I admit I am a great contributor to the creation of copious amounts of coffee grounds. I looked into finding the many uses for my leftover coffee grounds. It turns out, coffee grounds can be used for a variety of cleaning, gardening and body care uses. If you aren’t a coffee drinker, you may want to check out your local coffee houses for their leftovers.
Uses for coffee in the home
1. Skip the toxic abrasive cleaners for pots and pans and use a handful of coffee grounds instead.
2. Scour (non-porcelain) sinks with coffee grounds.
3. Clean old food off of dishes. Be aware not to use coffee grounds on materials that might be absorbent or porous so that you don’t end up with brown stains.
4. Scrub your grill or electric griddle.
5. Coffee grounds can also be used as a deodorizer. Place grounds in a jar or dish to absorb odors from refrigerators and freezers.
6. Leave a dish of coffee grounds out to absorb odors in rooms that have an unpleasant odor.
7. Deodorize a car that may have had one too many fast-food items left in it.
8. Place a layer of grounds in your ashtrays to greatly reduce the stench of old cigarette butts.
9. Rub on hands to remove food prep odors.
10. Use wet grounds when cleaning your fire place or wood stove to keep the dust and ash from flying. You could also use wet grounds for the same purpose in a pellet stove, but take care to not allow the burn pot to get clogged, so I would use very sparingly in this case.
11. Use coffee grounds for natural ant control. Place dried grounds in the areas ants frequent. The smell is a deterrent.
12. Dye paper, fabrics, or other porous materials with a strong coffee solution.
13. Cover up scratches in furniture. Dab a strong solution of coffee onto the scratch. Naturally, this works best on darker woods.
Uses for coffee in the garden
14. Use coffee grounds as a non-toxic, fully degradable fertilizer. Coffee grounds are a good source of nitrogen, calcium, magnesium, potassium and other trace minerals. While you need to be aware that not all plants love coffee, such as tomatoes, most are enriched by the added nutrients.
15. Coffee grounds are an excellent nutritional addition to compost.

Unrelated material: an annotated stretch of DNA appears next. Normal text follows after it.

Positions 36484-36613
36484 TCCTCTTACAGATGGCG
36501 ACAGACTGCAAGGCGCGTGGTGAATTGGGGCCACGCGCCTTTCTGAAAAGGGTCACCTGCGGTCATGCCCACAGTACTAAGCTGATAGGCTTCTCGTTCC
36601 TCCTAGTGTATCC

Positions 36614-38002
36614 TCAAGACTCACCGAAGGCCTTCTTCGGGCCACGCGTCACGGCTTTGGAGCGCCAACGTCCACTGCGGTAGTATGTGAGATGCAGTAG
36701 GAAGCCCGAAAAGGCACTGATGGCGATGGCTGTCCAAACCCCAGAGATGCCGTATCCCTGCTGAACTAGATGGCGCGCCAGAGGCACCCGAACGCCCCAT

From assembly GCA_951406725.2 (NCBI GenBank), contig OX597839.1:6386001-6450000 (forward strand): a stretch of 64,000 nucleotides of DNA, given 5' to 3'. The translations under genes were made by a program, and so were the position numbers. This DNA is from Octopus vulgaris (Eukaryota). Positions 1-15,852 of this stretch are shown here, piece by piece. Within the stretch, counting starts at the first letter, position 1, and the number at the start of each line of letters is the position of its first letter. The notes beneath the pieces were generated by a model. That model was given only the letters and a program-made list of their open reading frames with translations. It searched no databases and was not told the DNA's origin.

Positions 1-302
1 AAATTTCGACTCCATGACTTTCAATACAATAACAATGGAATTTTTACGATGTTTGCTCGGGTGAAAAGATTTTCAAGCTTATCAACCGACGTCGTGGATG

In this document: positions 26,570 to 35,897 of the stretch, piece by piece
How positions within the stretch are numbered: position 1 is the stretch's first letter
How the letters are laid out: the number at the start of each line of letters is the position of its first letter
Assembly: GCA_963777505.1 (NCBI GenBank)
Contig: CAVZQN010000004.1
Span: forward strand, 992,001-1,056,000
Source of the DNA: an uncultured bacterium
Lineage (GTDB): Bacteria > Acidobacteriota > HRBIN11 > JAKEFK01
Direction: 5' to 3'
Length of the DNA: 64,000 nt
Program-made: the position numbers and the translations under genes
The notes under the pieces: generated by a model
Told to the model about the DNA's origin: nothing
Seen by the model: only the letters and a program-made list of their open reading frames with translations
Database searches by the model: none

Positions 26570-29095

16. Use as a non-toxic bug repellant. Use a solution of coffee to spray your plants. The smell is too strong for most bugs. You’ll need to re-apply after a rain.
17. Use coffee grounds to keep cats from digging and pooping in your garden. Not only are cat feces bad for your plants, I personally hate the experience of accidentally scooping some up with my hands while gardening.
18. Use coffee grounds to deter slugs and snails. Both the smell and the abrasive surface help keep these pests out of the garden.
19. Coffee can add nutrients to acid-loving plants such as azaleas and roses. Simply pour any left-over coffee around the base of the plant. Hometalk, a home improvement social network, member John H. of Clermont, FL said, "Coffee is acidic. Roses flourish in soil with a pH around 6.5. Adding coffee will raise the pH."
20. Kill ants outdoors too. Just place grounds on the hills.
A word on worms: they love coffee as much as we do. Theory suggests that besides the caffeine, the bacterium that grows on the many-sided grounds is not only a food source, but adds grit to their digestive system allowing them to digest better. Coffee-eating worms reproduce faster, which is great for oxygenating our gardens and compost. So, in terms of worms, you can:
21. Work grounds into the soil.
22. Place grounds into your compost.
23. Mix grounds and soil to help keep fishing bait alive longer.
24. Put your bait worms in moist coffee grounds helps to mask human odor.
Uses for coffee as a beauty aid
25. Rub grounds through hair and rinse to add softness and shine.
26. Add highlights to brown hair by soaking in coffee.
27. Use grounds as a facial scrub or mask.
So drink up and enjoy the many benefits that come even after your cup is empty.